With a strong social media and content strategy in place, getting visitors to a page can be simple. The tough part comes after that, when you want to subtly direct someone to perform a very specific action on that page.
A landing page is all about one thing: conversions. The goal is to design a layout with the right copy and imagery to persuade someone to give you something (usually an email address). That is easier said than done, especially when we visit thousands of web pages each day and become immune to clever marketing.
While you could spend hours reading about the must-have elements for the perfect landing page, there are a handful of simple, common mistakes that, if fixed, can have a powerful effect on your conversions.
Here are the top five landing page mistakes that you need to avoid:
1. Too many CTAs
Everything on your landing page should persuade visitors to complete one very specific action. If you want to increase email subscriptions to your blog, then every graphic, button, and piece of copy should support that message.
It may be tempting to give visitors another option in case they don’t want to leave their email address, but this will only hurt your overall conversions. It’s better to have a very strong call to action and have people exit your landing page than dilute your message with a bunch of other buttons.
2. Hiding the Goods
Yes, a successful landing page is designed to spark curiosity and entice visitors to give something (like an email address) to get an offer in return (a free trial, a downloadable e-book, a spot at a webinar). But, you can’t keep your offer a mystery forever! You’re not giving your offer away for free if you show visitors a preview on your landing page.
If you are hosting a webinar, film a quick, 15-second preview and post that on the landing page. This will prove the value of your offer and ultimately motivate visitors to get the full thing.
3. Asking for Too Much
Do you really need to know someone’s phone number? Or which state he or she lives in? If you ask for too much information on your landing page, you’ll only scare visitors away.
Make sure you ask for the bare minimum. Really, the most important thing is an email address. All the extra stuff falls into the nice-to-have category. Just like with your CTA, be very specific about what you want to get from your visitors. Focus on one to three things (email address, name, and industry, for example), and make your form short and sweet.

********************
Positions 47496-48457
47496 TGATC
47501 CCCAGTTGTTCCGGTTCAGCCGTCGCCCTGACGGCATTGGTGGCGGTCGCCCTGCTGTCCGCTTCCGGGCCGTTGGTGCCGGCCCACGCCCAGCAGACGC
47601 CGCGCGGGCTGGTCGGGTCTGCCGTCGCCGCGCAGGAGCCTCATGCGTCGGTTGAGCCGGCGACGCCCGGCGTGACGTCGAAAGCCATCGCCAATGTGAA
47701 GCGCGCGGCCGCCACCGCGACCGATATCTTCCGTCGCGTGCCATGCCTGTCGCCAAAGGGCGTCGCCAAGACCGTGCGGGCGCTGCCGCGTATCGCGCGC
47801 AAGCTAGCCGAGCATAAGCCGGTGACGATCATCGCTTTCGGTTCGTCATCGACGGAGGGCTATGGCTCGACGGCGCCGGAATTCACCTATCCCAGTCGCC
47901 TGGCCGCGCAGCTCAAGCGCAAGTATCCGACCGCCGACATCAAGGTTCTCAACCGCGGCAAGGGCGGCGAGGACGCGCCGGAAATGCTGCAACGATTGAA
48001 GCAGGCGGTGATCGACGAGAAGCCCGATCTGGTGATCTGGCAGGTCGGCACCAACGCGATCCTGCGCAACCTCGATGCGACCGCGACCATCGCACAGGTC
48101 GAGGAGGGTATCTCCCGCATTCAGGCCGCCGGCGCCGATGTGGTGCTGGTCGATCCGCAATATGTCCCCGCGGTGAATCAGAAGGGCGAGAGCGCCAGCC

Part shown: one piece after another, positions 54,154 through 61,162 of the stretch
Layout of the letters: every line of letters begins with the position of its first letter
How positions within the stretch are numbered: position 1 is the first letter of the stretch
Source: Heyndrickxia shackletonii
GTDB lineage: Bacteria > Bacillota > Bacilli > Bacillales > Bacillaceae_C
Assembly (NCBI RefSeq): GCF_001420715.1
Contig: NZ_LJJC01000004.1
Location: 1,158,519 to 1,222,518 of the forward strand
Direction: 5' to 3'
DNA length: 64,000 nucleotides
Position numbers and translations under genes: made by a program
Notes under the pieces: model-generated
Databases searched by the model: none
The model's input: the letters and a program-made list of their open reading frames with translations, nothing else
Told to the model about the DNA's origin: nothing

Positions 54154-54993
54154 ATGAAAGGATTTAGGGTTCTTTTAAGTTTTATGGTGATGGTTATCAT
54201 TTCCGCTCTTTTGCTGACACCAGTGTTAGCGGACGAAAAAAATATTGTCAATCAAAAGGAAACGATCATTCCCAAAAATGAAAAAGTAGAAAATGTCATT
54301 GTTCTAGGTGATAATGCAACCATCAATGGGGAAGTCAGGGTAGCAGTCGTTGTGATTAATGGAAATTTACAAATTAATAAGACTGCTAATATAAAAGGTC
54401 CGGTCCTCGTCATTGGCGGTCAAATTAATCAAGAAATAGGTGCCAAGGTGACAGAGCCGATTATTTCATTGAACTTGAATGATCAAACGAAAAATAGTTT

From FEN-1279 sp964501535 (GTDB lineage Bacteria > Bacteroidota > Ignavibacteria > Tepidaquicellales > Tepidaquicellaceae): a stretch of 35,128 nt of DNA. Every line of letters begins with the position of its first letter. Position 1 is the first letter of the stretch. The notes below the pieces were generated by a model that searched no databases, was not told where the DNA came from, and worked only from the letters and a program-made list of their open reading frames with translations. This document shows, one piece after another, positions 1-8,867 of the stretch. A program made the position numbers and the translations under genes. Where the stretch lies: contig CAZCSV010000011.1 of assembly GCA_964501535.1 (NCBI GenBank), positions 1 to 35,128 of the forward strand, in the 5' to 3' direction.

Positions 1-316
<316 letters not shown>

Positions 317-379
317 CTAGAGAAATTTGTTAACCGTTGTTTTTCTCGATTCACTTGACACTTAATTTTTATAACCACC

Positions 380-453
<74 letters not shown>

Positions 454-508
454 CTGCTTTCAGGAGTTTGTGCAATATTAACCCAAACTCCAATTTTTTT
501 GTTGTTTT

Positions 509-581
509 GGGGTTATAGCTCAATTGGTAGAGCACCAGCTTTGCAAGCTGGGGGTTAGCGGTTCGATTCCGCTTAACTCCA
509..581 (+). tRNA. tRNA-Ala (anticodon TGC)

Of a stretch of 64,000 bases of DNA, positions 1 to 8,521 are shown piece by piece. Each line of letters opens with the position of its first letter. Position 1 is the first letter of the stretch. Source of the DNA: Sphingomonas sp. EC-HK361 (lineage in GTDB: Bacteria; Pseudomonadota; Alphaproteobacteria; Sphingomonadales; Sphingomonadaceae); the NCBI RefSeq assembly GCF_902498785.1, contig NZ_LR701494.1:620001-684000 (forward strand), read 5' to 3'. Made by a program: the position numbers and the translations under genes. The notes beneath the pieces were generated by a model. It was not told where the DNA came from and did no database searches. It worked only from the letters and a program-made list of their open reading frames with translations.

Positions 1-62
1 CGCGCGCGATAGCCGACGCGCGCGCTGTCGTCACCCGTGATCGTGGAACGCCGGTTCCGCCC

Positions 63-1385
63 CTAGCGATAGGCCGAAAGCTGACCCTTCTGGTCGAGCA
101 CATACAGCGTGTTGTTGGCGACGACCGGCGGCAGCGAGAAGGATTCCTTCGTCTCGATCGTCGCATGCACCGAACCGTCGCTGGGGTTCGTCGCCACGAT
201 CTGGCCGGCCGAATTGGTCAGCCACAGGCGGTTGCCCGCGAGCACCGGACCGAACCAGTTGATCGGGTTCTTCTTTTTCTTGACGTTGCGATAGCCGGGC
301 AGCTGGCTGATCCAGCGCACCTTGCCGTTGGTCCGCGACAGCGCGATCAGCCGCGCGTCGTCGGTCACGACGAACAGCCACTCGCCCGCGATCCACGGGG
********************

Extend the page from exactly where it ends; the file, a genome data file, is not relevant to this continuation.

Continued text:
4. Including a Navigation Menu
You shouldn’t think about your landing page like just another page on your website. The standard web page rules do not apply. For example, your main navigation menu should not be visible on a landing page. Although it logically makes sense to allow visitors to browse your website, you don’t want to take away from the strong landing page you’ve created.
Think about how a visitors arrive at your landing page. They click a link on social media, in an email, or in a Google search result. They have an idea of what the landing page is about, and decide to visit it to learn more about that specific thing or complete that certain task. It’s your job to make that as easy as possible for them, which often means narrowing down the options.
5. Ignoring the “Thank You” Page
We’re so focused on optimizing the landing page and getting email addresses from visitors that we sometimes completely forget about what happens after the conversion. If you’re simply throwing together a thank you or confirmation page, you’re missing out on a great opportunity for another CTA.
Remember how we talked about only having one CTA on your landing page? Well, if you originally had multiple, you can now add one of those multiple CTAs to your thank you page. The secondary CTA on your thank you page should not be as strong, but you can still promote other ways to connect and engage for visitors. For example, you could prompt visitors to subscribe to your blog or follow you on social media, or you could add links to your most popular blog posts or post a video.
Creating the perfect landing page is an art and a science. Avoiding these simple mistakes builds a good foundation, but the only way you’ll really learn what works and doesn’t work is by testing. Something as small as changing the color of your CTA button can have a huge impact on conversions.
We cover landing pages and call-to-action extensively in our guide to getting started with online marketing. Check it out today and start converting more website visitors to paying customers.